The simulacrum is never that which conceals the truth--it is the truth which conceals that there is none. The simulacrum is true. (Baudrillard, Simulacra and Simulation)
I've just watched Transformers: Revenge of the Fallen, and it got me thinking. It's perhaps the most post-modern movie I've seen to date.
T:ROTF isn't so much a movie as a string of soundbites, stereotypes and cliches arranged into a 2.5 hour trailer for a movie you'll never get to see, because it was never made. You turn up for the product the advertisement is selling, but it turns out the whole product was ad. There's no "there" there. I've never seen a better embodiment of Baudrillard's conception of simulacrum than this.
The meaningless symbols are so densely packed in this movie I need a convention. Everything in the movie is a stereotype or cliche: a stand-in, an intellectually lazy shorthand reference. I'll be lazy too, and mark stereotypes in my commentary with [brackets].
The beginning is indistinguishable from a trailer. A brief [dawn of man] scene, you know the kind, [stone age people silhouetted against a dawn sky somewhere in Africa], doing [caveman things with the spears and the facepaint], with a [rumbling voiceover] helpfully telling you that it's ["Earth, birthplace of the human race"]. If it were storytelling, it would be rushed, heavy-handed, and contemptuous of the viewer - both showing and telling. But I don't think it is storytelling. It's arranging some symbols (humans, decepticons) into a particular aspect required for later symbolic purposes. The decepticons portrayed in this ancient time are [evil] (with [King Kong-like grabbing] of a feeble human, albeit male), but there is no motive, no narrative. Why would such powerful machines pay any more attention to stone age humans than they would apes, or insects, which they can swat away with similar ease?
Next up: Shanghai, [disaster scene], with [disaster radio news chatter]. Cue [Pentagon command centre], explaining that some black hawks are moving in, while showing some black hawks moving in: Americans aircraft and troops entering Chinese territory, in complete suspension of geopolitical disbelief, no explanation considered necessary. Expository trailer voiceover says "new autobots", while expository camera shot shows new autobots, including [hot girl on bike], [fast car], and [military transport]. "Together, we form an alliance", explains voiceover, while showing human troops in [military transport] (which subsequently transforms). No attempt to explain why squishy soldiers with small arms are going up against fast-moving heavy machinery. What do they hope to achieve with their flying pieces of lead? Would they go up against even a human-engineered tank with such miserable munitions? Nor an explanation for the gunships flying with mere tens of feet clearance from the ground and the surrounding buildings that tower over them, completely negating the tactical advantages of a mobile, hovering cannon and missile platform.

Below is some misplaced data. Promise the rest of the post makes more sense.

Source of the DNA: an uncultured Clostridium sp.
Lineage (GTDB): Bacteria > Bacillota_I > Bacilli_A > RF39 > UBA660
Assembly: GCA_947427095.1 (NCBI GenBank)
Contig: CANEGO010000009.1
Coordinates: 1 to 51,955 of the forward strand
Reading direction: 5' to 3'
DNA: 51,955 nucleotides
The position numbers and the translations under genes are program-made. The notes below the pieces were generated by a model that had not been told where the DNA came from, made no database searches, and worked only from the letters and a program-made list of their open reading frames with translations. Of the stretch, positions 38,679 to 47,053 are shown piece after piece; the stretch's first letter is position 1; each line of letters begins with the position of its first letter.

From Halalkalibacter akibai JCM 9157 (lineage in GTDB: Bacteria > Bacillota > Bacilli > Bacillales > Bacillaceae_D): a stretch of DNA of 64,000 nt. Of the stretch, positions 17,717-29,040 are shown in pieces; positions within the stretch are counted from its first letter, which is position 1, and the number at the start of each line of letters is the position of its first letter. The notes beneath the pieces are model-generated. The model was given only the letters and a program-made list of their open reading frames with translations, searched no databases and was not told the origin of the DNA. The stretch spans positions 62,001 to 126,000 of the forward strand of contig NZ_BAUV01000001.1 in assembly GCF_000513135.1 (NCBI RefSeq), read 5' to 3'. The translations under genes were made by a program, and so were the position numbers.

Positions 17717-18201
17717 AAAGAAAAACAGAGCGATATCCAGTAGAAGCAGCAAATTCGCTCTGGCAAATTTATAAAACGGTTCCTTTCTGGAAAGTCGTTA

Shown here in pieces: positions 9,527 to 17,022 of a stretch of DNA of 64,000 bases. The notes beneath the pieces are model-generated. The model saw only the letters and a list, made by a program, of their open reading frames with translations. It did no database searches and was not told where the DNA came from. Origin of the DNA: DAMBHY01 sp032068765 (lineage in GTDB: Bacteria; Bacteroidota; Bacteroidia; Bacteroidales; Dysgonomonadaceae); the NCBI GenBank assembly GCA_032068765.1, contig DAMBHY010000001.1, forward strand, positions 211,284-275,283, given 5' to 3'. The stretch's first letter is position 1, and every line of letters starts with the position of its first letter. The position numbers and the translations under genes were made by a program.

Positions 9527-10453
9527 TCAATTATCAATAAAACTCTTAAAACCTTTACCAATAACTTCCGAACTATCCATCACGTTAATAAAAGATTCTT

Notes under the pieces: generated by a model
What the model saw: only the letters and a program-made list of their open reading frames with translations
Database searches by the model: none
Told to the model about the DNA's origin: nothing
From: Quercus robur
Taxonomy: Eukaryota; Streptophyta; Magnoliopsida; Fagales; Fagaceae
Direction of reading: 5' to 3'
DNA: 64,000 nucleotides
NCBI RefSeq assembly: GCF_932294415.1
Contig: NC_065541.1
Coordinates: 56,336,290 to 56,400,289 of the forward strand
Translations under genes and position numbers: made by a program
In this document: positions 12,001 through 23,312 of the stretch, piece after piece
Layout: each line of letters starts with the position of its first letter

But all is soon revealed. The squishy humans aren't going in to fight, they are going in to be squished, to symbolize human weakness against the machines. After a decepticon slams its fists into some concrete pipe sections, somehow creating a fiery explosion, gunships capable of engaging the enemy with missiles and canons from considerable distance approach low and close enough to be clobbered with a mere wave of mechanical arms. As an alleged depiction of a military engagement, it's beyond ludicrous, laughable on its face. Suspension of disbelief isn't possible: this isn't a battle; it isn't even a simulation of a battle. It's a simulation of battle simulation, an arrangement of symbols of battles. Here are our valiant heroes going into battle; here's our shockingly powerful foe, see how he easily puts our heroes on the back foot; but wait (!) here come our heroes again with reinforcements, to win the day with a bunch of soundbites: ["damn, I'm good!"], ["punk-ass decepticon"], ["any last words?"], "the fallen shall rise again", ["that doesn't sound good"], ["not today!", reload-click, bullet to the head].
That's just the first 8 minutes or so; it goes on for hours (!), with no variation in pacing that you wouldn't also expect in a 30-second movie trailer. Some other commentary roughly concurs with mine, though I didn't enjoy the spectacle or visual feast aspects, primarily because those spectacles are filmed too close to the action, and the subjects, transformed machines, have so many bits and bobs hanging out of them it's hard to tell where one begins and another ends, much like how camouflage breaks up outlines. Trying to figure out what's actually going on within the pace of the editing cuts would give me a headache. Besides, marvelling at the sheer density of signifiers and its generally jaw-dropping empty awfulness is more fun, in a perverse way.